Will the state’s big Medi-Cal plan really fix mental health care for low-income Californians? – Oroville Mercury-Register

It’s been a year since a massive statewide effort was called in CalAIM He began to bring it up. Among the many important changes CalAIM has promised: an overhaul of the availability of mental health care for youth insured by Medi-Cal, the general insurance program for low-income Californians.

Youth mental health advocates say they remain excited about CalAIM’s potential, using words like “game-changing” and “transformative.”

But they also say that the new framework is being born at a difficult time. Three years into the pandemic, provider fatigue and heightened patient needs have combined to create a severe case The mental health workforce loss. Meanwhile, community organizations that provide many of the mental health services described in CalAIM say they feel left out in important conversations about upcoming payment reforms.

Governor Gavin Newsom budget proposal – Which would delay some behavioral health investments to combat a An expected deficit of $22 billion Also risks hindering progress in the CalAIM program.

“Our members are really terrified right now,” said Adrienne Shelton, director of public policy for the nonprofit California Federation of Children and Family Services. In September 2022, her organization was among dozens of signatories e-mail to the State Department of Health Care Services expressing concerns about the lack of transparency around the new pricing structure. “Providers must have the ability to plan and prepare alongside their partners in the county,” she said.

Shelton also co-authored Wed’s message For lawmakers, decry the delay in the proposed budget.

Shelton previously told CalMatters that other issues CalAIM aims to address, including easing onerous documentation requirements, have yet to change the reality on the ground for many providers.

CalAIM is about much more than just mental health. The initiative, which stands for California Advancing and Innovating Medi-Cal, is a five-year plan that went into effect a year ago. It aims to provide Medi-Cal-insured children and adults with better access to a range of health and mental health services. It also strives to use a “take care of a whole person” An approach to addressing social issues affecting health, including housing and food insecurity.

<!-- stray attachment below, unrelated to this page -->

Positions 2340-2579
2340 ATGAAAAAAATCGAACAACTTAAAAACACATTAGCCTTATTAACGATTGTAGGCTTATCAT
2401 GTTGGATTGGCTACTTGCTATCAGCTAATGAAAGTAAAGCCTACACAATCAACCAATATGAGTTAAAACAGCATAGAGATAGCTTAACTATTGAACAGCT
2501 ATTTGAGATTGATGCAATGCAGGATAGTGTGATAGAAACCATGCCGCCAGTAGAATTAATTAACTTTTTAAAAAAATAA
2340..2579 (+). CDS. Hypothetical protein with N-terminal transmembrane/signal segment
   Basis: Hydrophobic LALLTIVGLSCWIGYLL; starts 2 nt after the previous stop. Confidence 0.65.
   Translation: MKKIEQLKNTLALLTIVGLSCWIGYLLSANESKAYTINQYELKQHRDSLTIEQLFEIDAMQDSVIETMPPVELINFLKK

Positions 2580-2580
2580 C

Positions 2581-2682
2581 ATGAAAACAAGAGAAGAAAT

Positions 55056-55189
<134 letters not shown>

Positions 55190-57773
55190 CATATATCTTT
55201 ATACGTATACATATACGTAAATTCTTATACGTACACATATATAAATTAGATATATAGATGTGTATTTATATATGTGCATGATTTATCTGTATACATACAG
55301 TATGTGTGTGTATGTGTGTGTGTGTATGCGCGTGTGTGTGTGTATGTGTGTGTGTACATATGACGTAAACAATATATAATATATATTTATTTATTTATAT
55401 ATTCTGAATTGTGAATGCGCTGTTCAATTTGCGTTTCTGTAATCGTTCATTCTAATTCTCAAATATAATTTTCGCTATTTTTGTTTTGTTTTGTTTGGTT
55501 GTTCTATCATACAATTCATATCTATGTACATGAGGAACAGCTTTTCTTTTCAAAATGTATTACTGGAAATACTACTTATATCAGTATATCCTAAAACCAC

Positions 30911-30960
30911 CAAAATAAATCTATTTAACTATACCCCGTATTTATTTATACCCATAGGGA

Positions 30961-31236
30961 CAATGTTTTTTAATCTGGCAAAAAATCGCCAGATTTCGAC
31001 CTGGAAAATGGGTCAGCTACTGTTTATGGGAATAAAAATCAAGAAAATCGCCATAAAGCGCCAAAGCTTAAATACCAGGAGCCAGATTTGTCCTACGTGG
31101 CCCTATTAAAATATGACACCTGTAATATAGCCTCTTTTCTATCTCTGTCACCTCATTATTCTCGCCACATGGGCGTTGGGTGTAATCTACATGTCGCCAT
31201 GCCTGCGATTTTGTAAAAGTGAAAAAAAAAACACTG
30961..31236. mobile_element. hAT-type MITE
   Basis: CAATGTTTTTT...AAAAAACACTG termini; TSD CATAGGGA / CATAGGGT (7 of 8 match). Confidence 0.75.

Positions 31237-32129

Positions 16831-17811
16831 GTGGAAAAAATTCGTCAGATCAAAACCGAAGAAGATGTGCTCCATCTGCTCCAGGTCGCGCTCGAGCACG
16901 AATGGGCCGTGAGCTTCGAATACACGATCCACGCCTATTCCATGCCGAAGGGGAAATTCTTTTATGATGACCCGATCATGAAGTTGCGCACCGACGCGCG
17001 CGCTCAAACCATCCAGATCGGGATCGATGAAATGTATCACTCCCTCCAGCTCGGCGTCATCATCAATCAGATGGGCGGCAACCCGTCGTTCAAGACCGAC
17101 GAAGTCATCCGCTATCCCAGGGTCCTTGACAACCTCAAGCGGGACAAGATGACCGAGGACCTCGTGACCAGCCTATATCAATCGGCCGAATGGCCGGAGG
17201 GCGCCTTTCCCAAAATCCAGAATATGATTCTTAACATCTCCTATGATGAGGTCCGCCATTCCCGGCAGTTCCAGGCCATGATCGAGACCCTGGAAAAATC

It is also redesigning the payment system to more seamlessly integrate county mental health plans and the managed care organizations that pay for those services.

The importance and urgency of addressing children’s mental health is particularly evident: racism. School closures. Internet bullying. Climate disaster. A pandemic filled with grief, loss and fear.

All of these factors have exacerbated a youth mental health crisis that has been going on for more than a decade. Cases of self-harm for young people steadily increase Even before the pandemic rose more in the past few years.

CalAIM hasn’t significantly changed the reality on the ground for many of these young people, experts say, but a number of important policy changes are officially in the works:

  • About 40% of the state’s children and youth are covered by Medi-Cal. They no longer need a formal diagnosis to access specialized mental health services.
  • The state has simplified behavioral health documentation requirements.
  • Our “no wrong door” policy should make it easier for children and adults to receive behavioral health care no matter where they enter the system, replacing what can feel like a bureaucratic maze that varies by county.
  • The Enhanced Care Management feature provides services and case management to members of priority populations, including those who are homeless, experiencing early onset psychosis, or engaged in childcare or criminal justice systems.

Other efforts, including changing how mental health services are paid for, are also being rolled out this year.

The Newsom administration, which early on made behavioral health a signature cause, is simultaneously revealing several other ambitious initiatives, all of which require additional staffing and funding: a statewide program to create new court systems to meet the needs of people with severe mental illnesses, known as Kerr Court Expanding crisis response services through state funding Hotline 988; And a major initiative to improve mental health care for Children and youthAnd parts thereof You will be affected by the delays proposed in the budget.

Despite belt-tightening in other areas of the proposed January portfolio budget, CalAIM funding continues. Newsom’s proposal would allocate more than $10 billion to implement CalAIM, incl $6.1 billion More than five years to improve local treatment services and pay for short stays in treatment facilities for people with serious mental and behavioral illnesses.

“We are committed. We are not dwelling on that,” he said at a news conference earlier this month.

However, the budget proposal delays more than $1.1 billion in other behavioral health investments over the next two years, including money to increase treatment capacity for adults and children in crisis, and money for workforce development. These investments were intended in part to support the goals of CalAIM, According to state documents.